They both cheered my day up! Cheeky me, I looked for these two actors at the stage door only, as I think they stole the play.

I was in Stratford just for a short holiday, it’s a pity I could see each play only once, I’d need to focus on details! Who knows if I can make the London season at the Barbican, but looks like tickets are selling fast! So I hope that the RSC will edit the two plays on DVD, next year!

I will always regret I didn’t make an effort and didn’t go to Stratford before, to see Oppenheimer at the Swan Theatre! I found Stratford and the Royal Shakespeare Theatre gorgeous and I greatly miss them already!

On the evening, I had an appointment with Chris, an English friend I met through Twitter. We had dinner together at the RST restaurant. It was a lovely way to end the day. Courses were delicious and a pleasure for the eyes.

I found bizzarre the changes that have been made inside the building, as Chris explained me. They left just three seats on the wall to show where the old circle of the Royal Shakespeare Theatre ended. And posters.

After dinner, we walked around to see the city by night. Chris suggested me a shop where I could ask to check my phone in the morning. Pity I couldn’t take photos of Stratford by night, as my camera card was full already and I couldn’t use the phone. The atmosphere outside Shakespeare’s house was magic.


Another lovely English Breakfast. I had my train for London around 5 pm, but I had to renounce to visit to some Stratford places as I planned, for I had to fix my phone problems and I couldn’t leave my luggage at the b&b for more than few hours, as they apologized they had a last-minute commitment on the afternoon. So I took another long walk through the city, but it was nice.

Then I stayed around the RSC theatres and I sat on Ian Richardson’s bench. What a honour!

But I had enough time to visit the RSC’s free exhibition “WELL SAID, Favourite Shakespeare Quotes” inside the RST. Lines by Shakespeare were chosen by actors, like Ayesha Dharker, Hiran Abeysekera and Paapa Essiedu and inspired new artworks made by some artists.

After that, walking around the ground floor, I noticed that big photo Tom Morton-Smith tweeted about some months ago. Looks like at the RSC are still proud of that wonderful performance by John Heffernan! Oppie is still there! I can’t blame them!

I didn’t want to leave the RSC palace too soon, so I decided to have another lovely cappuccino and a slice of cake at the bar. The British now how to prepare them!


Later, I visited the Guild Chapel, another amazing Gothic church in the city. There are some ancient affrescos in need for restoration, so they’re collecting money. I really hope they can make it.

And around the city there still are some amazing buildings of the time of Shakespeare, fortunately the city saved fro the passing of time. Is part of their cultural heritage, no?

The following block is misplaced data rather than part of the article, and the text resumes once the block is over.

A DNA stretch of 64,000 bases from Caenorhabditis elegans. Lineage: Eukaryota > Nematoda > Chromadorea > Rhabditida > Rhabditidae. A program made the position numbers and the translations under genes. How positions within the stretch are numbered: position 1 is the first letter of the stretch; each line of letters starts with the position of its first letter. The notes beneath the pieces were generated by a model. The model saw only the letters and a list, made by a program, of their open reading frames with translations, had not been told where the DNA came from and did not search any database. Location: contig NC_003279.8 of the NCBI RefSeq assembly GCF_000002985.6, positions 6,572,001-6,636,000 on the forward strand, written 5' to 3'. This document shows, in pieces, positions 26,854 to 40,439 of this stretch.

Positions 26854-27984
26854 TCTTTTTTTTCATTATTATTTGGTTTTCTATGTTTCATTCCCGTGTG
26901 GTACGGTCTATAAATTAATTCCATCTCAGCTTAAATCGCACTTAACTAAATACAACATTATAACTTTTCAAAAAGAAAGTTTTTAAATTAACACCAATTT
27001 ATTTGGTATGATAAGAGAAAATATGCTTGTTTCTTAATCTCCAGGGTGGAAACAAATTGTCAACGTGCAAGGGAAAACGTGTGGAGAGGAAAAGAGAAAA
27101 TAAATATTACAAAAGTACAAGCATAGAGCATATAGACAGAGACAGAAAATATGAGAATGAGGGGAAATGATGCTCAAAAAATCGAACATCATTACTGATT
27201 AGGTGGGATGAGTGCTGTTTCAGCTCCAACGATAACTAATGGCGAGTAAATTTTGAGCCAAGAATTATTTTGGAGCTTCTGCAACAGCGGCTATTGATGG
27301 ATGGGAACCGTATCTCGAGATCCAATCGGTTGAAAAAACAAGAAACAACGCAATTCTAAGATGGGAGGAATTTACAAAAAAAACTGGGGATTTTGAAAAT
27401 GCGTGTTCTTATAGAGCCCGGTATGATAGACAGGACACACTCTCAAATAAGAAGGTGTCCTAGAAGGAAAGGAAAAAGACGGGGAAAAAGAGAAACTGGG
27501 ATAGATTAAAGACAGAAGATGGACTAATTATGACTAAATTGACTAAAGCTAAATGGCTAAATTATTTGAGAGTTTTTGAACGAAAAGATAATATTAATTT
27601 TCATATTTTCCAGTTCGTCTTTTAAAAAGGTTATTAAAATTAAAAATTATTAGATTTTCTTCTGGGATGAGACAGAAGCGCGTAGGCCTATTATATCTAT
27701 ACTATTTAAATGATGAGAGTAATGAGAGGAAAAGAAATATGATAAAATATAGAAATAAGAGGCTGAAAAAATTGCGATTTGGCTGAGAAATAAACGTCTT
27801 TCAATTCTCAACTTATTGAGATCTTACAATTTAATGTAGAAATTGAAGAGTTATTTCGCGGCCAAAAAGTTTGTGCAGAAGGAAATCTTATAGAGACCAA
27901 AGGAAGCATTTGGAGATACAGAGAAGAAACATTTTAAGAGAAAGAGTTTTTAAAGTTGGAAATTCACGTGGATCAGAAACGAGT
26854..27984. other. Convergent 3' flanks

I would have liked to stay in Stratford more days, but I had to leave. I took some last photos at the train station.

I had no plays to see in London in the evening, so I enjoyed an episode of Law & Order: UK on TV. It’s always a pleasure to see James Steel on screen!


I started my day going to The Cut again. In my schedule, I didn’t think I could excange my ticket for Groundhog Day at the Old Vic on Wednesday. Oh well, it was also an occasion to do my ritual: walking along the Southwark, which for me is like throwing a coin into the Fontana Di Trevi to get back to Rome!

Waiting for the Old Vic’s box office to open, I went to the bar of the Young Vic, where I know they do a good cappuccino. It was fun, because the barman asked me if I was there for an audition. Haha! I told him that I wished I was! Then he asked me if I was seeing Yarma, but no, unfortunately.

I took my ticket for GDay and then I went to the Southbank. Everytime, I have to go inside the National Theatre for their bookshop, where I bought a copy of The Stage, and then inside the BFI, where I use to visit the exhibition they set on the mezzanine. This time it was “Recent acquisitions to BFI special collection“. I took with me a programme of the incoming Film Festival, too. I wish I could have attended to it.

I was nervous and excited for the afternoon. I was going ot the Open Air Theatre for the first time, to see Pride And Prejudice, but the weather was cloudy, so I feared it could rain. I was right. As I wrote in my report there, I was able to see just few minutes of it, then the staff interrupted the play! I was so disappointed! For the second time in that holiday, I couldn’t see a play I planned to see!! I just took some photos around.

But I took consolation on the evening, as Groundhog Day was indoors and very enjoyable! My report there.


A brief visit to the British Library to buy a present for one of my two brothers, who celebrated his birthday the day after.

And then, on my way back to Italy, sigh. End of another great holiday! Looks always too short to me! Haha!

I hope you liked the gallery, I had to share how beautiful Stratford-Upon-Avon is!

Perhaps this diary matters just to me, really…

I took many other photos, but I posted here just the more interesting.

Bye bye!


What a great news, Star Wars!

I couldn’t believe my eyes when, last night, Ben Daniels tweeted:

FINALLY I CAN SAY I’M PART OF THE STAR WARS WORLD! (however brieeeeefly…..!) #alloverthese70sfranchiseslikearash

because, before him, The Exorcist’s Jeremy Slater tweeted: